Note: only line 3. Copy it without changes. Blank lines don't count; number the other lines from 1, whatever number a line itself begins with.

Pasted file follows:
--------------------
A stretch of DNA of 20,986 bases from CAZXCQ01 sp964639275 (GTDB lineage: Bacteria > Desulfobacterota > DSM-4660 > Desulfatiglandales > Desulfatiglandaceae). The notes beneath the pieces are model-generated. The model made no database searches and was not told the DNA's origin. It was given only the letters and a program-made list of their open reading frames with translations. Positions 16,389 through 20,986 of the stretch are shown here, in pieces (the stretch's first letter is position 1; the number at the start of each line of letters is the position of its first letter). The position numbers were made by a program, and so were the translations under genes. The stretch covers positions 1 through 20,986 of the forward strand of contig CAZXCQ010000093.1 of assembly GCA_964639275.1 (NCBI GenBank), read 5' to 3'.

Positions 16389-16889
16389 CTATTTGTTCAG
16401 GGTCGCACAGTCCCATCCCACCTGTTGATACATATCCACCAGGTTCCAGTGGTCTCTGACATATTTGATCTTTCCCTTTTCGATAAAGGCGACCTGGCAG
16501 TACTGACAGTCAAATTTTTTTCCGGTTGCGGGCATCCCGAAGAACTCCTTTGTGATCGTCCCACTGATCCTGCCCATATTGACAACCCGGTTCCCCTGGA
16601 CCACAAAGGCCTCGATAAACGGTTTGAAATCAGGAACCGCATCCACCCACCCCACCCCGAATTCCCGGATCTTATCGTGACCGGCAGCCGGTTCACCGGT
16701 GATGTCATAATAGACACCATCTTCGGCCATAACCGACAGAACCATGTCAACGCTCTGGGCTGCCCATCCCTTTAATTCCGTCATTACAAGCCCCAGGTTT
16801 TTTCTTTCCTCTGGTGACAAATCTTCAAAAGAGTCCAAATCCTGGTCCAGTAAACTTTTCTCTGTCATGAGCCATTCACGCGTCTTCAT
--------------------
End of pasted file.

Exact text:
16389 CTATTTGTTCAG